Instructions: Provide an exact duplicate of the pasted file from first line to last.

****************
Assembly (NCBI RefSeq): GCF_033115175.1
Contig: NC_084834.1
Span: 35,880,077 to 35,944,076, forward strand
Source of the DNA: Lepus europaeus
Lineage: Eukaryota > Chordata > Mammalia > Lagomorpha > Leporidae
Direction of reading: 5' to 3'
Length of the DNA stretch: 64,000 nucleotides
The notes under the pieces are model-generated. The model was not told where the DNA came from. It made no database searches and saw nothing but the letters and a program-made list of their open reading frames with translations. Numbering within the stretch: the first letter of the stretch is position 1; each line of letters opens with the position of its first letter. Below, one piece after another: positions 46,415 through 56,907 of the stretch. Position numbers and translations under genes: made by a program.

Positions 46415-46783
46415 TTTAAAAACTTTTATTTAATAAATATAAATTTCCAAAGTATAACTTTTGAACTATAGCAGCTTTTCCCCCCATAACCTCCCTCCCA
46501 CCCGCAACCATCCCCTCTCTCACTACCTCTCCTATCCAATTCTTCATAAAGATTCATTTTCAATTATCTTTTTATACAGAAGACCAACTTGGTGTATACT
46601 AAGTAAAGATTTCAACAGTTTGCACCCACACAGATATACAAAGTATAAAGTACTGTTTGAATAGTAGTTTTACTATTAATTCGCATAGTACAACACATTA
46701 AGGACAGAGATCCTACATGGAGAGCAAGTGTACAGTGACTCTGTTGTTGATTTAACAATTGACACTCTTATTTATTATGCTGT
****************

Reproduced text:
Assembly (NCBI RefSeq): GCF_033115175.1
Contig: NC_084834.1
Span: 35,880,077 to 35,944,076, forward strand
Source of the DNA: Lepus europaeus
Lineage: Eukaryota > Chordata > Mammalia > Lagomorpha > Leporidae
Direction of reading: 5' to 3'
Length of the DNA stretch: 64,000 nucleotides
The notes under the pieces are model-generated. The model was not told where the DNA came from. It made no database searches and saw nothing but the letters and a program-made list of their open reading frames with translations. Numbering within the stretch: the first letter of the stretch is position 1; each line of letters opens with the position of its first letter. Below, one piece after another: positions 46,415 through 56,907 of the stretch. Position numbers and translations under genes: made by a program.

Positions 46415-46783
46415 TTTAAAAACTTTTATTTAATAAATATAAATTTCCAAAGTATAACTTTTGAACTATAGCAGCTTTTCCCCCCATAACCTCCCTCCCA
46501 CCCGCAACCATCCCCTCTCTCACTACCTCTCCTATCCAATTCTTCATAAAGATTCATTTTCAATTATCTTTTTATACAGAAGACCAACTTGGTGTATACT
46601 AAGTAAAGATTTCAACAGTTTGCACCCACACAGATATACAAAGTATAAAGTACTGTTTGAATAGTAGTTTTACTATTAATTCGCATAGTACAACACATTA
46701 AGGACAGAGATCCTACATGGAGAGCAAGTGTACAGTGACTCTGTTGTTGATTTAACAATTGACACTCTTATTTATTATGCTGT